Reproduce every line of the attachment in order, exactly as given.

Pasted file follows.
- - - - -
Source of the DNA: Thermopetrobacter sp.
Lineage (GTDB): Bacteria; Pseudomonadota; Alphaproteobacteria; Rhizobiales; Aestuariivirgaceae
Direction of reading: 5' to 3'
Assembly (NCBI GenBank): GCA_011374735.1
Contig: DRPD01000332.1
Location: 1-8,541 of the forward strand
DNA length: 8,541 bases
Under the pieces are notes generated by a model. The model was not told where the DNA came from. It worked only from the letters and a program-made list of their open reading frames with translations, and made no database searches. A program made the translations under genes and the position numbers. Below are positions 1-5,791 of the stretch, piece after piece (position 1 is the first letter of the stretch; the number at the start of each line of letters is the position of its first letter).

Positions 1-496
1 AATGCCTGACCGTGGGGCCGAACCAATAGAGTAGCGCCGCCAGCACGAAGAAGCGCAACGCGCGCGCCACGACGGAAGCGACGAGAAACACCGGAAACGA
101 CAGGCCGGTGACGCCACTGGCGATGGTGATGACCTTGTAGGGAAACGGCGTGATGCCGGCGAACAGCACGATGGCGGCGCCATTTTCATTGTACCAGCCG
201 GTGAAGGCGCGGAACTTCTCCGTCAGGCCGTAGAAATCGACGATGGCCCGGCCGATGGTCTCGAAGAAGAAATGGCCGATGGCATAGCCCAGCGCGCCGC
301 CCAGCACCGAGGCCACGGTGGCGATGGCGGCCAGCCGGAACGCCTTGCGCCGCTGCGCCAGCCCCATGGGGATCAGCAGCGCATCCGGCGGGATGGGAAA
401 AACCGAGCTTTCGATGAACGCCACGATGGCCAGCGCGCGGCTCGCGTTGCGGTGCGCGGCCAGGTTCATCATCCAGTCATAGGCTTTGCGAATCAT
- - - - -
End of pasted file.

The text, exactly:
Source of the DNA: Thermopetrobacter sp.
Lineage (GTDB): Bacteria; Pseudomonadota; Alphaproteobacteria; Rhizobiales; Aestuariivirgaceae
Direction of reading: 5' to 3'
Assembly (NCBI GenBank): GCA_011374735.1
Contig: DRPD01000332.1
Location: 1-8,541 of the forward strand
DNA length: 8,541 bases
Under the pieces are notes generated by a model. The model was not told where the DNA came from. It worked only from the letters and a program-made list of their open reading frames with translations, and made no database searches. A program made the translations under genes and the position numbers. Below are positions 1-5,791 of the stretch, piece after piece (position 1 is the first letter of the stretch; the number at the start of each line of letters is the position of its first letter).

Positions 1-496
1 AATGCCTGACCGTGGGGCCGAACCAATAGAGTAGCGCCGCCAGCACGAAGAAGCGCAACGCGCGCGCCACGACGGAAGCGACGAGAAACACCGGAAACGA
101 CAGGCCGGTGACGCCACTGGCGATGGTGATGACCTTGTAGGGAAACGGCGTGATGCCGGCGAACAGCACGATGGCGGCGCCATTTTCATTGTACCAGCCG
201 GTGAAGGCGCGGAACTTCTCCGTCAGGCCGTAGAAATCGACGATGGCCCGGCCGATGGTCTCGAAGAAGAAATGGCCGATGGCATAGCCCAGCGCGCCGC
301 CCAGCACCGAGGCCACGGTGGCGATGGCGGCCAGCCGGAACGCCTTGCGCCGCTGCGCCAGCCCCATGGGGATCAGCAGCGCATCCGGCGGGATGGGAAA
401 AACCGAGCTTTCGATGAACGCCACGATGGCCAGCGCGCGGCTCGCGTTGCGGTGCGCGGCCAGGTTCATCATCCAGTCATAGGCTTTGCGAATCAT